Tell the Truth
“High Performing Teams Require a Focus on the Truth” – Robert “Cujo” Teschner, Debrief to Win
The project was 8 months behind schedule, my subsystem was on the critical path, and I worked with my engineer teammates to complete a root cause analysis on what had happened. After some fish-boning and 5-Why analysis, we came to a simple but important conclusion: our team had stopped saying the truth. Risks and issues that might have taken weeks to address had manifested as a fantastic poop show. It was all my fault because I didn’t see it or help fix it early. The lead engineer felt as if he was constantly being punished for raising risks because of schedule pressure from the program. Things progressed from, “Todd, you always raise risks, and we don’t have time to run down every rabbit hole” to “Oh, here we go again. Why are you in the way?” The program team started to move around the subsystem lead, making decisions and pressing on without seeking input in the interest of maintaining a schedule. Todd, a great technologist and fantastic human, did what almost anyone would do—he became more selective about the risks he raised. He “chose his battles” so he could minimize the amount of time he got his butt handed to him. In an environment where truth is avoided and even attacked, people will stop speaking it. One of my teammates was put in a position where he was told he had to own his stuff and be accountable for it, but then was pushed to a place where he chose to exercise his right to remain silent.
Over the years several of my teammates have heard me say, “puke out the truth,” a non-flattering but fairly accurate metaphor. In an effective, efficient, and collaborative team the sharing of truth is essential. If the team is comprised of mere mortals, the sharing of even perceptions of truth is essential; after all, perception is reality, especially to the owner of the perception. Sometimes—and maybe often—these truths and perceptions are hard, for your teammates may have to highlight realities that elicit strong emotions or have negative consequences. They may be delivered as challenges or unprofessional outbursts or they may even be perceived by others as “whining” or “risks without solutions.” Tough cookies. Either the team can allow roadblocks and constraints to fester and boil inside their guts or they can get them all out and shine light on them for the benefit of the team—puke them out. If you call yourself a leader and don’t desire that uncomfortable candor with all your heart, then you are neither a leader nor a teammate. Once the truth is out there in front of all creation, it can be understood and managed.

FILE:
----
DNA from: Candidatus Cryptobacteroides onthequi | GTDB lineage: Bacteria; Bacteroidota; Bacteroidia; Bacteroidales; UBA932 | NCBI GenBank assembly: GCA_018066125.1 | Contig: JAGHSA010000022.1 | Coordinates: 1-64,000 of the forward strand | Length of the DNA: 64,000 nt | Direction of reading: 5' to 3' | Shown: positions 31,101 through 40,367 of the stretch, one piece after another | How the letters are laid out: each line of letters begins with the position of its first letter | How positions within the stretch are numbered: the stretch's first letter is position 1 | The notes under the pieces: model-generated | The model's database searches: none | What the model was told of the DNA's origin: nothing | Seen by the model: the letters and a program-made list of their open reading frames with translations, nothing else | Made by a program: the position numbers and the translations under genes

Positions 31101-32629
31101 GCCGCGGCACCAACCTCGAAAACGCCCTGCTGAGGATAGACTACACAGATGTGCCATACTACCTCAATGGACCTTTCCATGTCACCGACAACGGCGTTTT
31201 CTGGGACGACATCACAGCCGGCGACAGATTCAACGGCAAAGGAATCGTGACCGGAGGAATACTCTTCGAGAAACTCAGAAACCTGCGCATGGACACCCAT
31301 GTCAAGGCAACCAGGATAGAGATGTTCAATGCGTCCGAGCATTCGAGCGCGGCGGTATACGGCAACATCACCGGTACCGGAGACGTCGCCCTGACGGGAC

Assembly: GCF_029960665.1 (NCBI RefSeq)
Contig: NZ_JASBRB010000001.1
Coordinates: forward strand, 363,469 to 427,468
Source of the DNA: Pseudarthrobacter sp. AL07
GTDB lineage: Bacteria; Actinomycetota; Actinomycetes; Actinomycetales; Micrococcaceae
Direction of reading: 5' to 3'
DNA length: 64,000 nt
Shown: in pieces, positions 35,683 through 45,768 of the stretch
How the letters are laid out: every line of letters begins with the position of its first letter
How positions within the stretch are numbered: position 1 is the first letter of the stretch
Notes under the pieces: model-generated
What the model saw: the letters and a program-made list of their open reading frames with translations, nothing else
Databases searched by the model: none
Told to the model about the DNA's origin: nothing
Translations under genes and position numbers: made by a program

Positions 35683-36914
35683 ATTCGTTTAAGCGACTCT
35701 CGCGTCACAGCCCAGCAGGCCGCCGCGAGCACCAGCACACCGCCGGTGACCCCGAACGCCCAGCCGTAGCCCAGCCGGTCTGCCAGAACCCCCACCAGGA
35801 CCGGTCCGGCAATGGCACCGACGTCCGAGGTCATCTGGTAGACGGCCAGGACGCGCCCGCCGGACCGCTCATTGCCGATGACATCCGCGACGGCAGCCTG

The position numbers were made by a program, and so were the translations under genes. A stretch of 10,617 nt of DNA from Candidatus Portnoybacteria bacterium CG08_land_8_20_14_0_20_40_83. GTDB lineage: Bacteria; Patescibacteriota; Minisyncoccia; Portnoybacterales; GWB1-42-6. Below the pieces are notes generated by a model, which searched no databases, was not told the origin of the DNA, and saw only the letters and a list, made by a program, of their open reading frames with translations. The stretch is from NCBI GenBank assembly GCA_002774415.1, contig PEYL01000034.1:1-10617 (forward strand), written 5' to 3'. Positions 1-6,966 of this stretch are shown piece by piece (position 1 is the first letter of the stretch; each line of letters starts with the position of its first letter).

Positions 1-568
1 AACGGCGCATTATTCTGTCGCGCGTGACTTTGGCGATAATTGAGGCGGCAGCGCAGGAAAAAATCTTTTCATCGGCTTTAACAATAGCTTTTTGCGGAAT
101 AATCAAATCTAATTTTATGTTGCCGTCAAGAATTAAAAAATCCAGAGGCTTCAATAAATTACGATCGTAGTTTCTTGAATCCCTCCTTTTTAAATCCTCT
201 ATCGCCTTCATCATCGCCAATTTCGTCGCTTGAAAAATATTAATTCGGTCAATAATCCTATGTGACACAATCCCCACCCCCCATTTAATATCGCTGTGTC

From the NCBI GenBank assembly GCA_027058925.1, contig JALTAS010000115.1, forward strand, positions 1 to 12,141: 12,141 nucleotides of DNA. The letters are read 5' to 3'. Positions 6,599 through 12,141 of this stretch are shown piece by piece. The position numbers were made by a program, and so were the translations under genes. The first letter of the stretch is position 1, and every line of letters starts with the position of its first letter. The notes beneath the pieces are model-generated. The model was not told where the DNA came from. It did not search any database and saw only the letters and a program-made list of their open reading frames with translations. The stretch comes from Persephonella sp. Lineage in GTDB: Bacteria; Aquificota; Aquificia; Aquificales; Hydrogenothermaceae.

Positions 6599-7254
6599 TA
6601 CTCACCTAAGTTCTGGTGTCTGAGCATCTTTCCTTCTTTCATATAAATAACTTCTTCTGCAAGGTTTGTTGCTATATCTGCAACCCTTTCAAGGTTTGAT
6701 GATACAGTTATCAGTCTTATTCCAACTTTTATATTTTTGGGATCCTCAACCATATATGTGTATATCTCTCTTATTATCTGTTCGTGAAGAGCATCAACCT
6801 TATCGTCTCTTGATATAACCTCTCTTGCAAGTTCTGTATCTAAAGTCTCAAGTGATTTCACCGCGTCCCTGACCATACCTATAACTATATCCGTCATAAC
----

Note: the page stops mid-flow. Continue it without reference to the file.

Vomit and Sunlight
“Sunlight is the best disinfectant” – Louis Brandeis
There is a reason that many writers today are discussing the need for psychological security on teams, which is merely the freedom to be able to articulate truth and perception without fear. I posit the axiom that if your team cannot air out the truth, then trust on a team is impossible. You need a team because your mission success depends on leveraging the diverse skills, experiences, thoughts, and perspectives of multiple people; you expanded on the industrial revolution’s concept of division of labor to incorporate division of ideas. It’s absolutely what you want and need to thrive and achieve the mission objective. Each person’s idea is different, and some are disruptive, but the point is that this diversity contributes to the production of value that is truly greater than the sum of its parts. Our teammates and we are emotional, biased, stubborn, independent, and sometimes right. Puke is messy, but cleanable. When held inside, it destroys from within.
Samuel was listening intently as I (his rater and team lead) was describing a major shift in the objectives for our team’s project. Sam suddenly got red in the face and tried to deliver as a joke the words: “f--- off!” I knew him well enough to know it was no joke. It would have been easy for me to get immediately angry at his delivery, at his lack of professionalism, at the pure emotion of the statement. I calmly (really) said, “Whoa. There is a truth in that statement that our team has to understand. Say everything.” Clearly, Sam was unhappy with my direction and had truth that was stirring in his belly, bubbling and brewing with increasing acidity—a homemade burrito full of ghost chilis and greasy horse meat. I and our team needed to see it vomited up into the bright sunlight so we could clean it up together. Maybe there was too much pressure being placed on an individual. Maybe the change did not consider the impacts to the entire system. Maybe it was a sign that I needed to stop micromanaging—to stop shoving street-meat burritos down other peoples’ throats. In all cases, we needed to see it vomited up in all its glory. This led us to a series of meetings and meaningful discussions with our customer to ensure we all understood all the potential impacts of the change. We chose a different path that was less onerous, less disruptive, more collaborative, and completely successful. The method for getting this out was not appropriate for a professional team, but the emotion involved was no less true than the information. I would have been a fool to push in the wrong direction right away.
“Saying ‘your work is shit’ is way better than saying ‘you are shit,’ but it’s still totally obnoxious.” ― Kim Scott, Radical Candor